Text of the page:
By Michelle Glynn
It takes talent honed over a period of time to master the art of antiquing – skills that are cultivated by research, practice, patience and, ultimately, a trained eye.
A common artifact found at any local second-hand store, flea market or estate sale is bone china teacups and saucers. But are they worth anything, including use?
Although in the U.S., coffee is the beverage of choice, with the recent release of the “Downton Abbey” movie, more Americans may be putting down their mugs and picking up vintage teacups and saucers. The television version was nominated 15 times for an Emmy Award, comparable to another PBS station favorite, “Antiques Roadshow,” proving that Americans are partial to historic finds and practices.
“Tea cups seem to be nostalgic to some people and a nuisance to others,” said Anita Pfeiffer, owner of Mambrino King in East Aurora. “I’ve had them given to me and I’ve had folks want to charge me $10 a set.”
However, Pfeiffer said she believes there’s a resurgence in teacups and saucers because people are getting tired of plastic, paper and poor customer service. Her wine bar uses teacups and teapots because she believes that, when people are treated more elegantly, they feel better about themselves.
“Teacups are sort of like wine glasses. I buy really nice wine glasses, because red wine drinkers feel it changes the taste of the wine. If I bought dollar store wine glasses, it dubs the taste of the wine down. Just as mugs dumb tea down,” Pfeiffer said. “Some things are an experience. Tea and wine are two of those.”
Historically, afternoon tea was considered to be a ladies’ social occasion and, in Western New York, there are a couple of places where it can be enjoyed.
The historic Asa Ransom House in Clarence serves afternoon tea by reservation on Wednesday, Thursday and Saturday. Herbal tea, black tea and green tea all have their individual health benefits. Favorite teas for afternoon tea include black teas and herbal teas such as chamomile and mint.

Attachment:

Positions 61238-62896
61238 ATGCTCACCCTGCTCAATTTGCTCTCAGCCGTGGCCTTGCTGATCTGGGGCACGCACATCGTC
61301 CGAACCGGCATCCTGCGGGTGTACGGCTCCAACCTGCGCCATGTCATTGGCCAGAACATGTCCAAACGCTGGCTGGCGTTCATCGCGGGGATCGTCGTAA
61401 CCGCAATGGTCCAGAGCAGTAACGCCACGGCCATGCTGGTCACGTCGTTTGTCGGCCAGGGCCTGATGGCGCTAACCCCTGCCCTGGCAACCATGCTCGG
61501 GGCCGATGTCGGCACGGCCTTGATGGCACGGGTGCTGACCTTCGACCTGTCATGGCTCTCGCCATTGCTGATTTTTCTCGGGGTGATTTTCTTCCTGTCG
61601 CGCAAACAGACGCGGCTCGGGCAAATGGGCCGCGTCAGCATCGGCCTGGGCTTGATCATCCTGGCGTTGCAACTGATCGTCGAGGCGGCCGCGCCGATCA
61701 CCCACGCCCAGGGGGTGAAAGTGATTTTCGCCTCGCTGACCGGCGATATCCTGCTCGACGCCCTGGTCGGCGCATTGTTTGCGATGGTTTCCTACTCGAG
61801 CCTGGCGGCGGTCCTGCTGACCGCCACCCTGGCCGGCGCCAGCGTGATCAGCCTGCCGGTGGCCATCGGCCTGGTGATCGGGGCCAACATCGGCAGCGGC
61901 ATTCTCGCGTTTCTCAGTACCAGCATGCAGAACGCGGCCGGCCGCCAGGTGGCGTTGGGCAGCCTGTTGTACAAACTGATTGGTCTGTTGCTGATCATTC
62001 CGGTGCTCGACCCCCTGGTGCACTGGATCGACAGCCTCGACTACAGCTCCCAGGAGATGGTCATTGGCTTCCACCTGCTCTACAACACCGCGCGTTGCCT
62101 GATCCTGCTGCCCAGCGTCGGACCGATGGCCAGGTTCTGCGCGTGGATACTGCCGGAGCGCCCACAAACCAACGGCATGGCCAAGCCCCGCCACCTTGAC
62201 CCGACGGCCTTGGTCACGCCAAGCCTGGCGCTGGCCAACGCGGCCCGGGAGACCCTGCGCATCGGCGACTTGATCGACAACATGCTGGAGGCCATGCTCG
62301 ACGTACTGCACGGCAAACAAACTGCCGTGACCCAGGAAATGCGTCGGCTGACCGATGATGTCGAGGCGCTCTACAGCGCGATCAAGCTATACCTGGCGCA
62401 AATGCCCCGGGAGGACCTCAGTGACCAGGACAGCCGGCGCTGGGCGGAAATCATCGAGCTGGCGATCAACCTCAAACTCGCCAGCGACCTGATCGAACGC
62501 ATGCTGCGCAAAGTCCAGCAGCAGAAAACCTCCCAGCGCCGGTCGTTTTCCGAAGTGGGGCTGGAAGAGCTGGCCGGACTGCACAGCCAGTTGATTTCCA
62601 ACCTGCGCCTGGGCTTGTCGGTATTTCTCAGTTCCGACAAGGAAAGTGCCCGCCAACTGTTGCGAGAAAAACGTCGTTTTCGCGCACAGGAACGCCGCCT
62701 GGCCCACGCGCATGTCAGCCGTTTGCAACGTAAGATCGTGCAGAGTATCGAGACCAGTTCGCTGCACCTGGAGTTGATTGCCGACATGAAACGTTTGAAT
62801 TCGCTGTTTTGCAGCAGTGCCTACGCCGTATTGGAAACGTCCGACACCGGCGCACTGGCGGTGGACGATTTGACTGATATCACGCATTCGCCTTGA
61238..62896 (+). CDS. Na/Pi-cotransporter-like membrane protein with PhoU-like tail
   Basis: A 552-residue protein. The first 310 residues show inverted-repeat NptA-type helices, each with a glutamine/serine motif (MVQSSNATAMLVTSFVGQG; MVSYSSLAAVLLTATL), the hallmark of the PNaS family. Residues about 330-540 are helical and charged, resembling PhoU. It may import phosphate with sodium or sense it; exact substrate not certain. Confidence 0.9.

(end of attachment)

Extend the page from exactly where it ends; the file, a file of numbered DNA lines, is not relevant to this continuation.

High tea, also known as just tea – not to be confused with afternoon tea – is a more substantial meal taken at about 6 p.m. It includes a main dish, usually hot, as well as the usual food accoutrements served at afternoon tea.
The White Linen Tea House in Sanborn is another option. Adjacent to Shawnee Country Barns Antique Village, which includes Patricia’s Back Barn, one can start to build a collection of cups and saucers, and enjoy a proper tea service at home.
Prices can vary. Some, like a Spatterware cup and saucer from the 1840s for sale at Muleskinner Antiques in Williamsville, cost $25.
Festivals, estate sales, Etsy.com and eBay are also places to look, just be sure to know what to look for in porcelain and ceramics. The website www.OneKingsLane.com, a design website that features vintage dealers, provides guidelines to use when shopping for vintage items:
•Conduct the light test. To ascertain whether a design is true porcelain, take out your phone, hold it up to the piece, and see if the light shines through. If it does, then the piece is porcelain. If it doesn’t, the item is likely stoneware or earthenware.
•Discern transfer ware from hand-painted pieces. Take a close look at the edges of a piece. If the pattern is cut off at the lip of a dish, then it’s likely transfer ware, which means the design was printed onto the piece and not hand-painted. Designs done by hand will have a fuller, more fluid pattern, complete with brushstroke details and minor imperfections.
•Look for marks. Symbols on the underside of a piece can help you determine when a piece was made. Hand-painted marks on ceramics suggest an 18th-century origin or earlier, while impressed or printed marks denote a more recent date.
The consensus from the runway is that vintage-inspired jewelry will be making a comeback. Look for chandelier earrings and pearls and, if a piece claims to be a designer one, try to have it authenticated.
According to blogger Karen Ratzlaff, one-way to tell if a piece is truly vintage is by examining the clasps and pin closures.
“Talk to an expert,” said Sarah Blawat, president of Sarah’s Vintage Jewelry in Williamsville. “So much of what we do is based on examination of the quality of the pieces. There are telltale signs of poor workmanship, and discrepancies in uniformity.”
Blawat also said the ability to do this comes from years of handling jewelry.